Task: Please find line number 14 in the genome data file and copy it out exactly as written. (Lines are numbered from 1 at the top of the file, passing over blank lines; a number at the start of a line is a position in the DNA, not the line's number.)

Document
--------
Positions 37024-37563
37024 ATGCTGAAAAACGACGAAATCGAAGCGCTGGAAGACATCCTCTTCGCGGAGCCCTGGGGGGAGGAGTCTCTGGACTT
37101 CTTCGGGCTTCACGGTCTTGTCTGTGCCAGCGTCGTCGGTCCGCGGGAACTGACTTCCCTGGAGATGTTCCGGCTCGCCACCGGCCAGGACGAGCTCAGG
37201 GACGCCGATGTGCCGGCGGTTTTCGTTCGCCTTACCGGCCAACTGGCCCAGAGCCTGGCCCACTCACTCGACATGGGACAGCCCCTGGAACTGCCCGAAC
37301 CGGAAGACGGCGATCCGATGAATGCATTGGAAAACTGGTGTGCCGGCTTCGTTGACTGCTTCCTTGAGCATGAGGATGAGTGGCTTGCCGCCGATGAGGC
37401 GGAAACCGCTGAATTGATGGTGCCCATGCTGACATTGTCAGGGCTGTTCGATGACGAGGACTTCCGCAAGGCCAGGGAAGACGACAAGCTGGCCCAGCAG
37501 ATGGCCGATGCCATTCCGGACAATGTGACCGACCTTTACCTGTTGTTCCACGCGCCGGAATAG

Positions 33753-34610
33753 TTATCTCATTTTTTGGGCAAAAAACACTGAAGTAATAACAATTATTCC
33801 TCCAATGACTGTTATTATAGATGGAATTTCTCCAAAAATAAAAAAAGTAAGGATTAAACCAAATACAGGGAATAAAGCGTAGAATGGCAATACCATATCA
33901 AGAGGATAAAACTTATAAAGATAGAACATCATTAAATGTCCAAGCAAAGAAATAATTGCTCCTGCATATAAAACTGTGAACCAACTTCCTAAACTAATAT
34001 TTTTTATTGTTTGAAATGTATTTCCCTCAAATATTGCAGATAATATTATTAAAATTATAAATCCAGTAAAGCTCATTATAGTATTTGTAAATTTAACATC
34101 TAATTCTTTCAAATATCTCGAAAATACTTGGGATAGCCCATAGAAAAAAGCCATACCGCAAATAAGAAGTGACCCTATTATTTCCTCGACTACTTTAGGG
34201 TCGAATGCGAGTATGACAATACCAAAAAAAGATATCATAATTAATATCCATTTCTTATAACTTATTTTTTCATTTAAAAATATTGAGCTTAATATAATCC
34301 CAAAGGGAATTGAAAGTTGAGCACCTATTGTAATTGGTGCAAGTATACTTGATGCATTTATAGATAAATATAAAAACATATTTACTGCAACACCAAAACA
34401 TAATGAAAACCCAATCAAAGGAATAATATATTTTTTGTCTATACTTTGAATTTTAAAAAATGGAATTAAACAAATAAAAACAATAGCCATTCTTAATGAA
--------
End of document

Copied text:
34201 TCGAATGCGAGTATGACAATACCAAAAAAAGATATCATAATTAATATCCATTTCTTATAACTTATTTTTTCATTTAAAAATATTGAGCTTAATATAATCC